Is making threats over Facebook a crime?

The U.S. Supreme Court will soon hear the case of Anthony Elonis, who received prison time for making Facebook threats to his estranged wife.

The Supreme Court has agreed to consider a case that could determine the degree to which making threats on social media websites like Facebook are free speech or criminal activity.

The high court has agreed to hear the case of Anthony Elonis, who wrote statements on Facebook about killing his wife and other people. Elonis ultimately received a 44 month jail term.

However, many people aren't quite sure if all threats made over social media should be criminalized. MU student James Gerlock said he remembers sending a threatening message to someone he knew over Facebook.

"It was just a common "kid got drunk at my house, messed some stuff up", and I just let him know "you know, you should probably take care of this," except in harsher terms," Gerlock said. "But that was different; I wasn't threatening to kill him or anything like that."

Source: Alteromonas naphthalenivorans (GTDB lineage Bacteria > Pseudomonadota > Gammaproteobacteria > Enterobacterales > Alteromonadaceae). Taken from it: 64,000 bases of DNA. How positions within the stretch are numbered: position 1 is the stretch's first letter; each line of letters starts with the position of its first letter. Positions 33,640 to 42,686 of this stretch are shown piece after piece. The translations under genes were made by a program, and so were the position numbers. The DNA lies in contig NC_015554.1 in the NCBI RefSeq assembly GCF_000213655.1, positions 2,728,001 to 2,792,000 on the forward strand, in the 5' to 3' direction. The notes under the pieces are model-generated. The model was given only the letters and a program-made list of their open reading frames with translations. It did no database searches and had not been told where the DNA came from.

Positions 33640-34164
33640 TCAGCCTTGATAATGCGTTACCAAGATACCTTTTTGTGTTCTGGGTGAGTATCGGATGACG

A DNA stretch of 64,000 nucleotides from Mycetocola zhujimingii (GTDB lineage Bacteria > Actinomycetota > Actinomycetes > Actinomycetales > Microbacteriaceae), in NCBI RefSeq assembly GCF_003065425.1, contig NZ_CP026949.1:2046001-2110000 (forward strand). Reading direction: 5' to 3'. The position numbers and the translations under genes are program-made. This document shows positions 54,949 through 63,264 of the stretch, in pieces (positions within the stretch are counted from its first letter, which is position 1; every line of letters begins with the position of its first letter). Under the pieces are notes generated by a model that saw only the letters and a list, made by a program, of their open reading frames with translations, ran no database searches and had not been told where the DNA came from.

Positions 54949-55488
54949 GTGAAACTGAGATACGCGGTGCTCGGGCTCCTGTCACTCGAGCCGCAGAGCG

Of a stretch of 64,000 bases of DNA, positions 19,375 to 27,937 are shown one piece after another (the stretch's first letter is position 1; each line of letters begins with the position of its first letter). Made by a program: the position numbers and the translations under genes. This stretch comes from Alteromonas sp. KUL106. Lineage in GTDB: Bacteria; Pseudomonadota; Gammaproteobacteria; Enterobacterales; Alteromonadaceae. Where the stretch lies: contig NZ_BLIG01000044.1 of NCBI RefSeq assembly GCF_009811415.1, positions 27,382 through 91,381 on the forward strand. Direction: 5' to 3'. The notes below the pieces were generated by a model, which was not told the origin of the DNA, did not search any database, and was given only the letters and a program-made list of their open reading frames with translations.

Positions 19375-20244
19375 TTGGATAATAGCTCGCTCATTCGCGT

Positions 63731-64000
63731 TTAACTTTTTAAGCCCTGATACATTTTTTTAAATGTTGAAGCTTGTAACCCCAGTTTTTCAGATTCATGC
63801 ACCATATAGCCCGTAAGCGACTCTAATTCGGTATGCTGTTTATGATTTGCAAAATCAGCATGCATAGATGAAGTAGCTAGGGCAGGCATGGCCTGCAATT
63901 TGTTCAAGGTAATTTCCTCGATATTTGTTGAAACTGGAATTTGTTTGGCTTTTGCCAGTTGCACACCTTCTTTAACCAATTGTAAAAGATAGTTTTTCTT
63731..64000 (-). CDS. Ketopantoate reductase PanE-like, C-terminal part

"It's a tough line to draw I guess, really," said MU student Kyle Dhuse. "I don't know. I'd have to go with... you can't go arrest someone just for a threat over the internet," Dhuse said.

Facebook user Marla Guzman said she thinks it would be difficult to judge all cases the same way. "Freedom of speech, it's important," Guzman said. "But, I think people abuse that right to just say what they want, whenever they want."

University of Missouri Law Professor Christina Wells said the center of the matter is what constitutes a threat.

"Should it be a threat based upon what the recipient reasonably believed, or does the person who is making the threat have to subjectively intend to be threatening the person?" Well said.

"The electronic, the internet issue comes up because often you aren't directly communicating with someone. So, unless you are sending an email to someone, and... "This is a personal communication and I meant for you to get this", which makes it much more threatening... the internet makes it a more diffused statement."

In the 1960s, the Supreme Court ruled that "true threats" to harm another person are not protected speech, but Wells said in many ways, electronic threats are a legal gray area.

Wells said whatever decision the Supreme Court makes, free speech laws are bound to be affected. Wells said she believes the Supreme Court could have a decision as early as March 2015.